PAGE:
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Building A WAN Using Cisco DMVPN

WANs have been around for a long time. The first networks were built for local needs but once they became popular, there was a need to be able to connect offices to each other. Frame Relay was one popular technology for building WANs and connecting offices. Frame Relay, a non-broadcast multiple access (NBMA) technology, was normally used to build a hub-and-spoke network. In hub-and-spoke networks, traffic is passed from spokes to the hub and then to other spokes.

Today, many organizations are turning to the Internet for their WAN needs. Why? There’s potentially a lot of money to save by buying Internet circuits as opposed to other technologies such as Multiprotocol Label Switching (MPLS). For large organizations with many WAN circuits, savings can be in the millions range.

Dynamic Multipoint VPN (DMVPN) is a Cisco technology that's very popular for building VPNs over the Internet. This is a design blog so we won’t dive into the technical details, but here’s a brief overview of how the technology works and available designs.

DMVPN is a multipoint GRE (mGRE), which means that it builds tunnels to transport the data over them. A tunnel is built from the spoke to the hub and this tunnel is always active. Tunnels may also be built from a spoke to another spoke, depending on which phase of DMVPN that's deployed.

Figure 1:

The hub must have a known (static) IP while the spokes may use dynamic addressing. Next Hop Routing Protocol (NHRP) is used to map between the tunnel address and the real address. To secure the traffic passed over the Internet, IPSEC is used to encrypt the packets.

DMVPN can be deployed in phase 1, phase 2 or phase 3. Phase 1 is hub and spoke only, no spoke-to-spoke tunnels. Phase 2 supports spoke to spoke, but requires a certain routing design. Phase 3 is the latest and most flexible design while supporting both hub to spoke and spoke-to-spoke tunnels.

So what should be considered in a DMVPN design? Should the design support hub to spoke only or also spoke to spoke? In some networks, it may be necessary to send all traffic to the central site, possibly  due to policy requirements stating that traffic must pass through a firewall. This will require more bandwidth at the hub site and a high-end router.

Redundancy requirements also should be considered. Redundancy can be added at the hub level by having two hubs. Redundancy also can be provided by using two ISPs, a so called dual-cloud topology. There’s also the possibility of adding redundancy at the spoke by using multiple spoke routers.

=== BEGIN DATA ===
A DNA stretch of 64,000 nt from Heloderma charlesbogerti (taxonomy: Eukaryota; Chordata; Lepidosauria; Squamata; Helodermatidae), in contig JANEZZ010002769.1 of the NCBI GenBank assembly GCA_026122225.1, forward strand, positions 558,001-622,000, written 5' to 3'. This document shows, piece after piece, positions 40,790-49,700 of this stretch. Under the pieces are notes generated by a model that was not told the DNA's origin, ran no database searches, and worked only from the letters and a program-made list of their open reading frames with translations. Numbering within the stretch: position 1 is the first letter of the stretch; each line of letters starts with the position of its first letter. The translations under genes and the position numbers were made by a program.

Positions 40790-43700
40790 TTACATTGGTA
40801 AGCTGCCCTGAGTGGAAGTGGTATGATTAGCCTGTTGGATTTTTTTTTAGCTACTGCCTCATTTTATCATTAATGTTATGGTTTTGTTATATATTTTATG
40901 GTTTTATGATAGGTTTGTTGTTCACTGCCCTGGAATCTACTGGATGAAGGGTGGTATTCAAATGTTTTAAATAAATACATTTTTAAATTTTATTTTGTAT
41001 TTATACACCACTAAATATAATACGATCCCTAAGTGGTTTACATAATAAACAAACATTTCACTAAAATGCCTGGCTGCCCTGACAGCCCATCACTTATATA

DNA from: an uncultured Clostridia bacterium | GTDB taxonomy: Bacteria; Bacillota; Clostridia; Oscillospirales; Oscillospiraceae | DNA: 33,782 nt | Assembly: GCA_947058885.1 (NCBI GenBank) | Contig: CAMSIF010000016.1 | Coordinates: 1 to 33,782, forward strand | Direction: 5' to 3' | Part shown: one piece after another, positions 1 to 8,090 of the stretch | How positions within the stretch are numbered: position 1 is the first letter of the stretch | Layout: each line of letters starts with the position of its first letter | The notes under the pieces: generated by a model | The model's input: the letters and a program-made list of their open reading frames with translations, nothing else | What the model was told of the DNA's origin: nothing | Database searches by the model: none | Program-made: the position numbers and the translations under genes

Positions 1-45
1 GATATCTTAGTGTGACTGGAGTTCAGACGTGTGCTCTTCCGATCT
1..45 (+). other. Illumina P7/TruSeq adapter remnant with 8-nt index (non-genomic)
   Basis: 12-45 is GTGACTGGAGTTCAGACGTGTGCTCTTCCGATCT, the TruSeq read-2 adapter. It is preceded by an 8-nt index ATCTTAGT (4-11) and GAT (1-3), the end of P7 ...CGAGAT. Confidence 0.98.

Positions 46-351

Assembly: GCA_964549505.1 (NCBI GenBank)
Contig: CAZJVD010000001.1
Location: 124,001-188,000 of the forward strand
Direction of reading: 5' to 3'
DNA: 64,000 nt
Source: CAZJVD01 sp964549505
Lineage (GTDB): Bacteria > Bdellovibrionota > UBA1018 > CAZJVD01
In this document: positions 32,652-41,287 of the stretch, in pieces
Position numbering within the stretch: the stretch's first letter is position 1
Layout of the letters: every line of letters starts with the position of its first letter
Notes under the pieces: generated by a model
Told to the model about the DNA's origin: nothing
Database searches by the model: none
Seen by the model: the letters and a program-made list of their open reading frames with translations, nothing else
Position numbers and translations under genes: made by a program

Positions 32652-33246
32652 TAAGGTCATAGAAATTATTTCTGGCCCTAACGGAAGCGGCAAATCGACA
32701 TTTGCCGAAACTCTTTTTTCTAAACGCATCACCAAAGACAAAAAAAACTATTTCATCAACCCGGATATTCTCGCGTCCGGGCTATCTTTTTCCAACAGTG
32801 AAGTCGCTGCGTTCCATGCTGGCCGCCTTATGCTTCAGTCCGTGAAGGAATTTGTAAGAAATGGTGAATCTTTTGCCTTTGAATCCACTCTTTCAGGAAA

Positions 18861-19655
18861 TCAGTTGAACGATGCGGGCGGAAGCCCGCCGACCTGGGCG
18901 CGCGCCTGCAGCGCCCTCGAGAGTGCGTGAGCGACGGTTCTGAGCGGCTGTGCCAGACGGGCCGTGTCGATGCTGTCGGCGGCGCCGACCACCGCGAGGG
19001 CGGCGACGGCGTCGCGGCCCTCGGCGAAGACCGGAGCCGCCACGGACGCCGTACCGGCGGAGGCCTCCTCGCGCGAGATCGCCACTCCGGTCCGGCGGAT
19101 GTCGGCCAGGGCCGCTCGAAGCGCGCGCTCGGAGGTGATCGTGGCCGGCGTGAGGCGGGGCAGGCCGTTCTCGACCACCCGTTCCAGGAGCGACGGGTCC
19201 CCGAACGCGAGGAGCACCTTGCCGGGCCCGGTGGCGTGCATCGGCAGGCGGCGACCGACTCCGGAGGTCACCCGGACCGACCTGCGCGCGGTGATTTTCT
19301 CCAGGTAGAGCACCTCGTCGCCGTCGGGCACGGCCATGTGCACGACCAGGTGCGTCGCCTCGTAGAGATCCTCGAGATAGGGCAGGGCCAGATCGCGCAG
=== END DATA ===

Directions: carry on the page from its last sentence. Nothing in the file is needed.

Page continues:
Figure 2:

These designs provide different levels of redundancy and require different routing designs with regards to how to select which path should be active or if they both should be. In dual cloud designs, spoke-to-spoke tunnels between clouds can’t be setup, which is one factor to consider when going single or dual cloud.

DMVPN most often uses Internet as a transport and it may be very compelling to move your organization’s WAN to the Internet. Before turning to the Internet as a WAN, consider these factors:

  • What is my requirement for availability?
  • What is my requirement for RTT and jitter?
  • What is my requirement for QoS?
  • What is my requirement for bandwidth?
  • Is there a SLA available for the Internet circuit?

When transporting packets over the Internet, there are no guarantees. Since packets will traverse multiple ISPs, there’s no way of guaranteeing parameters such as RTT, jitter and QoS markings. This may or may not matter to you, depending on what applications are in use. It’s still possible to use QoS for shaping and prioritizing traffic on your routers but any markings will not be honoured by the ISPs forwarding your traffic.

In my next blog, I’ll look at design considerations at the hub and spokes and the scaling factors of DMVPN.

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